Week of May 6th, 2022 | Iran Unfiltered is a weekly digest tracking Iranian politics & society by the National Iranian American Council
U.S. Officials Express Increased Pessimism about the JCPOA Talks
It has been nearly two months since the Vienna negotiations to restore the JCPOA have been suspended. The talks broke off in mid-March and it is still unclear if and when the diplomatic delegations will return to the Austrian capital.
According to press reports, the main impasse continues to be over the U.S. designation of the IRGC as a foreign terrorist organization (FTO). The Wall Street Journal reported on May 1 that Enrique Mora, the EU coordinator for the JCPOA negotiations, seeks to travel to Iran to bridge the remaining gaps.
The WSJ stated: “Mr. Mora will try to persuade Iran to sign off on a final text of the agreement without the foreign terrorist designation and leave that issue to a future point.”
Iran still has not responded to Mora’s request, as per the WSJ. Mora tweeted on May 2 that he is “working hard to revitalize the JCPOA.”
Meanwhile, Reuters reported on May 2 that “Western officials have largely lost hope the Iran nuclear deal can be resurrected.” The outlet cited a “senior U.S. official” as saying that if Iran insists on lifting the FTO designation and other “extraneous demands,” the impasse “is probably not going to be surmountable.”
State Department Spokesperson Ned Price also said on May 4 that the U.S. is “preparing equally” for either scenario of the negotiations succeeding or collapsing. But Price added: “We remain committed to testing the proposition as to whether we can achieve a mutual return to compliance with the JCPOA.”
Senior IRGC commanders have vowed that Iran will not drop plans to avenge the Jan. 2020 U.S. assassination of IRGC general Qassem Soleimani. This has reportedly been a key U.S. demand to delist the IRGC.
The U.S. Senate on May 4 also passed a non-binding motion demanding that any nuclear agreement with Iran not remove the IRGC from the FTO list. 66 senators voted in favor, including 16 Democrats, and 23 voted against.
Price said in response to the Senate vote that the Biden administration has imposed 107 new sanctions against Iran since coming to office. He said 86 of these sanctions have targeted the IRGC. He added that the Vienna negotiations are focused only on the nuclear issue.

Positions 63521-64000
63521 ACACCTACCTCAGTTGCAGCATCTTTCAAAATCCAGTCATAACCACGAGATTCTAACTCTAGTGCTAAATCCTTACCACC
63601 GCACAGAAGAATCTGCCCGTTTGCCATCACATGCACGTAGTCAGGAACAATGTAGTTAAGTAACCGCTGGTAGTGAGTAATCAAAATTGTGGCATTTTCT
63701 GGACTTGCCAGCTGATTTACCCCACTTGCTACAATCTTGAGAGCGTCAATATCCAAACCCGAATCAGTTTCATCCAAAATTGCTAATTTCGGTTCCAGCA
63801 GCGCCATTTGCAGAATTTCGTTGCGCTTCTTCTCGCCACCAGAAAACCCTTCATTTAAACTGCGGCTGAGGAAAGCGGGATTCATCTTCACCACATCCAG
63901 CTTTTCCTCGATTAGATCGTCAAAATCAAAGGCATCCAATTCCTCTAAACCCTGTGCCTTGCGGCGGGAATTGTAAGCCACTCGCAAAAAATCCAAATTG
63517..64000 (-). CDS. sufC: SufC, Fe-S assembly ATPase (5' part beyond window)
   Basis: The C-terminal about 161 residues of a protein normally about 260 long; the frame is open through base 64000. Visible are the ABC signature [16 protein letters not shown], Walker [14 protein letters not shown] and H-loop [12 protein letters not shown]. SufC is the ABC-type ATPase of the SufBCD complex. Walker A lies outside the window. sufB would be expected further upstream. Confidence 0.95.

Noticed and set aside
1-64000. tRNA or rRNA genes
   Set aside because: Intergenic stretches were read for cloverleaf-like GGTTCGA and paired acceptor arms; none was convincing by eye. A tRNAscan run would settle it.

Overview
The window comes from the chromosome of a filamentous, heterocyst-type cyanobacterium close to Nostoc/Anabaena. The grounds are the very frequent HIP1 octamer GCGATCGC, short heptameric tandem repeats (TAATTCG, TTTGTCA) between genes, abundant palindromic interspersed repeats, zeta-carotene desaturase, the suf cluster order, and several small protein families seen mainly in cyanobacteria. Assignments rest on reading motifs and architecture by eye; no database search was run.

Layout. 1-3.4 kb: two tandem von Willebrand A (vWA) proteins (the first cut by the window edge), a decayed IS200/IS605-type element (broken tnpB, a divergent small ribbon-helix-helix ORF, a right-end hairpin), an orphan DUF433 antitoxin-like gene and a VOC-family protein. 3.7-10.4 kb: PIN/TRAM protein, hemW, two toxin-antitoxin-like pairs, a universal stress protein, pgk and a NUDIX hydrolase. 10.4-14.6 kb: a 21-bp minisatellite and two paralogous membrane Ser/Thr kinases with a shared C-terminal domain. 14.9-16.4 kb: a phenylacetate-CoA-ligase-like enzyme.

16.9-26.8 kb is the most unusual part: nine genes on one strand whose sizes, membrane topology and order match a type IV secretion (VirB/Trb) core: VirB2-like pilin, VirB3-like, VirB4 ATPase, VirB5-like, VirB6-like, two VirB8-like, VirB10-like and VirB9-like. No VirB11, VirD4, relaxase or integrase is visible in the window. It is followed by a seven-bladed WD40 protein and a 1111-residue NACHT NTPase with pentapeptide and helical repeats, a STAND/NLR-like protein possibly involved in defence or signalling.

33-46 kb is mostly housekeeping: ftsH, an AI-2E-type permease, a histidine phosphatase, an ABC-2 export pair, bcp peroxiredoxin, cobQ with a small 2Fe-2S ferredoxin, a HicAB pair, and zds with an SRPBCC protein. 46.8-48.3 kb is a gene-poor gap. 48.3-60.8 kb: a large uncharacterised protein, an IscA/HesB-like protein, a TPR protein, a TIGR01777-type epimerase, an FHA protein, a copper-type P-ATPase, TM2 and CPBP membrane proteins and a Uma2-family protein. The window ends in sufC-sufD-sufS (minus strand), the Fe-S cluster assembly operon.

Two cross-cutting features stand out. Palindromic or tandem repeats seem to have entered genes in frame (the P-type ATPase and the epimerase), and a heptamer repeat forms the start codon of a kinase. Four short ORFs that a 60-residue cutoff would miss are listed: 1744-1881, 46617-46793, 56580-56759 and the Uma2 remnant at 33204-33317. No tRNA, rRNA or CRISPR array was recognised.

Meanwhile, Iran’s Foreign Minister Hossein Amir Abdollahian discussed the JCPOA negotiations in a phone call with his Irish counterpart on May 3. He asserted that Iran has taken “political initiatives” with respect to the talks and said it will “continue diplomacy” while not crossing its redlines.
Swedish Citizen in Iran Faces Execution as Hamid Nouri Trial Ends
Iran’s official ISNA outlet reported on May 4 that Ahmad Reza Jalali, a dual Swedish-Iranian citizen, would be executed by May 21. Jalali was arrested in April 2016 and charged with spying for Israel. He was sentenced to execution in the fall of 2017.
Jalali is a specialist in emergency medicine. He wrote a letter from prison in August 2017 saying he was being held because he refused to spy for Iran.
Swedish Foreign Minister Ann Linde tweeted that the reports that Iran would execute Jalali were “very worrying.” She said Sweden and the EU “condemn the death penalty and demand the release of Djalali.”
The announcement of Jalali’s imminent execution comes as the trial of Hamid Nouri, a former Iranian judiciary official, has ended in Sweden. Nouri was arrested after getting off his flight in Stockholm in November 2019 and charged with playing a role in the mass executions in Iran in 1988.
A previous issue of Iran Unfiltered detailed the Nouri trial and the charges against him. His nine-month long trial is now over. He will be sentenced by the judge in the case on June 14.
Iran’s Foreign Minister Hossein Amir Abdollahian spoke to his Swedish counterpart Ann Linde on May 4. While Iran’s readout of the conversation said Abdollahian spoke about the Nouri trial, the Swedish read out said Linde talked about the Jalili case.
Abdollahian dismissed the trial against Nouri as “illegal.” He said it was “unfortunate that a terrorist group that has committed crimes against the people of Iran and Iraq” has created an “artificial atmosphere” about the case. He was referring to the Mojahedin Khalq, an Iranian opposition group at the center of the charges against Nouri.
Meanwhile, State Department Spokesman Ned Price criticized Iran for the “arbitrary detention” of Jalali. He added: “We routinely discuss with our closest partners to determine how best we can address this shameful practice of wrongful detention.”
Teachers Rally Again to Demand Higher Wages
Teachers held demonstrations in cities throughout Iran on May 1 to demand higher wages. Specifically, the teachers seek the implementation of a bill that would increase their salaries. The legislation was passed by the Iranian parliament in December but still has not been implemented by the Raisi administration.
The teachers are also demanding the release of their colleagues who have been detained. In the lead up to May 1, security forces raided the homes of several prominent teachers active in the protests and arrested them.
Teachers in Iran have been aggrieved for decades over low wages. The bill that would increase their salaries has been circulating for over 10 years. President Ebrahim Raisi recently promised that he would “definitely implement the bill.”
The major teachers’ unions in Iran have said they would expand their protests if the legislation is not enacted.Back to top